Monday, January 13, 2014

Who cares if they listen?

No, it wasn't Milton Babbitt who coined the title of that notorious essay, but it stuck. And, by the way, it was "Who cares if you listen?". Serialism, as Babbitt alludes to, employs a tonal vocabulary "more efficient" than that of past tonal music. Each note-event is precisely determined by its pitch class, register, dynamic, duration and timbre. In that sense, the music has a higher information density and the slightest deviation from the prescribed values is structurally different, not just an expressive coloration. Such music inevitably poses high demands on the performer, as well as on the listener. (Critical remarks could be inserted here, but I'm not going to.) Similarly to how recent advances in mathematics or physics can be understood only by a handful of specialists, there is an advanced music that we should not expect to be immediately accessible to everyone. For such an elitist endeavor to have a chance of survival at all, Babbitt suggests that research in musical composition should take its refuge in universities. Indeed, in 20th century America that was where serialist composers were to be found.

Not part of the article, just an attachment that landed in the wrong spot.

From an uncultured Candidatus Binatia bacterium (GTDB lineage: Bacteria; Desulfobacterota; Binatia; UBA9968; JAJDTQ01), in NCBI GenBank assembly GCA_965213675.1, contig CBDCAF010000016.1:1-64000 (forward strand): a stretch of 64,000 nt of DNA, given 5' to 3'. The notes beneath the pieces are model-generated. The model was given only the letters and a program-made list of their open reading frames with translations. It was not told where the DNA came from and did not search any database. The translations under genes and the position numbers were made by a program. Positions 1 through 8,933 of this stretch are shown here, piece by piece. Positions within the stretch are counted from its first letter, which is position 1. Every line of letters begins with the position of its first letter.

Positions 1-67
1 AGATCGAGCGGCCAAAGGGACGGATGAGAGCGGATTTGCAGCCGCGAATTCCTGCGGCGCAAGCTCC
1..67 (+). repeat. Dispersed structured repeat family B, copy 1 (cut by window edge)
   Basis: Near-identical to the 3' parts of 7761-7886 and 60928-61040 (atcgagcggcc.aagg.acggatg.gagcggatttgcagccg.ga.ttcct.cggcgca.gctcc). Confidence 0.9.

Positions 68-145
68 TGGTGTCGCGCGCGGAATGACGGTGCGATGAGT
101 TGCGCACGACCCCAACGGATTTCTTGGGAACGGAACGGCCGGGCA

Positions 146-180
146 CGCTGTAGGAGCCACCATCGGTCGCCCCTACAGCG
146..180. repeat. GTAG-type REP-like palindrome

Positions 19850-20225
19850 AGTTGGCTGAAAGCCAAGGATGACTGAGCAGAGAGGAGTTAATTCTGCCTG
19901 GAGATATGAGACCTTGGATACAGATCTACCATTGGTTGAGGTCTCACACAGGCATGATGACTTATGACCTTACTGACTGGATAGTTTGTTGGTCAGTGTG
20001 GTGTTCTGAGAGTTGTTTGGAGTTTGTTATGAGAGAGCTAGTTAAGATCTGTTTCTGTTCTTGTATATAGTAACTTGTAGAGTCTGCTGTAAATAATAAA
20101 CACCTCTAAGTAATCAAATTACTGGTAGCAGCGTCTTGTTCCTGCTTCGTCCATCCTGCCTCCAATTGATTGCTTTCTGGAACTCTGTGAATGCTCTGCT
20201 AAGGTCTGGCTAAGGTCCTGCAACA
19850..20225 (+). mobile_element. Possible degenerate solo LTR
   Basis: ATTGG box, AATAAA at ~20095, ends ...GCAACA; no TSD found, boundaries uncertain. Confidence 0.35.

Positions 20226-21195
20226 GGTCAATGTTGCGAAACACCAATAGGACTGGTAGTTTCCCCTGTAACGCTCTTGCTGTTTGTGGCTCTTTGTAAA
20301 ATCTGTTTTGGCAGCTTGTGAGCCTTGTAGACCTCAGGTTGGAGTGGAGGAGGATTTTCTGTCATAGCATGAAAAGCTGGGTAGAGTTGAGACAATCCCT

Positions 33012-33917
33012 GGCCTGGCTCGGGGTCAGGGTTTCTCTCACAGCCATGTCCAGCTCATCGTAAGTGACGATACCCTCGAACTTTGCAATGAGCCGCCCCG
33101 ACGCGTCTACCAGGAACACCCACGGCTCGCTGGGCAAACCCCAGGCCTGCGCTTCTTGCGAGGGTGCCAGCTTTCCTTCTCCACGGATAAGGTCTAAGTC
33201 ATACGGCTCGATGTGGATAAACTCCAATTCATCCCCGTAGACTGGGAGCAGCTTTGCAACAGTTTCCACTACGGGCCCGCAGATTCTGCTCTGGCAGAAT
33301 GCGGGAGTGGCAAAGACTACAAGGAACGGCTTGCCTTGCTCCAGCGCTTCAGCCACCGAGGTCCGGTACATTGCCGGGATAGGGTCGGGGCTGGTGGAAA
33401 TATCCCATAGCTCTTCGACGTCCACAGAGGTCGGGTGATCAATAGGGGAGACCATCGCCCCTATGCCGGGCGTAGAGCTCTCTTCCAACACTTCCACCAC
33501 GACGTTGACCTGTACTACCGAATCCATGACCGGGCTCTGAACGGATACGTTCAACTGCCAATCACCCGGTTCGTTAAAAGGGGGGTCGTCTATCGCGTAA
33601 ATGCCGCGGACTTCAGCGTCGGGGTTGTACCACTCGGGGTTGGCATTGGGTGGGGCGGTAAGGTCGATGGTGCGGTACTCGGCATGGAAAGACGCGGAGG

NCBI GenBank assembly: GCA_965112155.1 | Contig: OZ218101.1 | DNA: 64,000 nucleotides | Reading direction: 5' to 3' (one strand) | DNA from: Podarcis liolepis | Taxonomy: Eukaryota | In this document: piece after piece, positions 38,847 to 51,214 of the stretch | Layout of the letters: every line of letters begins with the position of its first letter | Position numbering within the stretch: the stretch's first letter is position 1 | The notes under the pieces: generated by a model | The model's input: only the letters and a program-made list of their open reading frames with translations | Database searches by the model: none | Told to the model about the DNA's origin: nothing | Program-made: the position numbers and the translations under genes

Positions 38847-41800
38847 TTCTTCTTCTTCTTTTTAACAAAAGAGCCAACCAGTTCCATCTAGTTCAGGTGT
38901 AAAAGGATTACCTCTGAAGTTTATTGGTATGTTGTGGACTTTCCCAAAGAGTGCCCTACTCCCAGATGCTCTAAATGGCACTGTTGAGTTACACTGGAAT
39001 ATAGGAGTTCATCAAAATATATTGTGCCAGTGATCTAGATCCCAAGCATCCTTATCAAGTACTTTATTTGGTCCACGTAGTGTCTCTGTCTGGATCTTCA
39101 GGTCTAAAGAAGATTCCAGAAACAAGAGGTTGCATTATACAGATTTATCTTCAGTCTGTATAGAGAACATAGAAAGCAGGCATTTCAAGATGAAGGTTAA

The recent emergence of artistic research at universities and academies is really not much different from what Babbitt was pleading for. Artistic research is awkwardly situated between theorizing and plain artistic practice as it used to be before everyone had to write long manifestos. But more about that on another occasion, perhaps.

In a more dadaist spirit, there is this new release out now on bandcamp, also titled Who cares if they listen.

In these days there are enough reasons to care if they listen (yes they do, but not wittingly) and to worry about its consequences, as discussed in a previous post.

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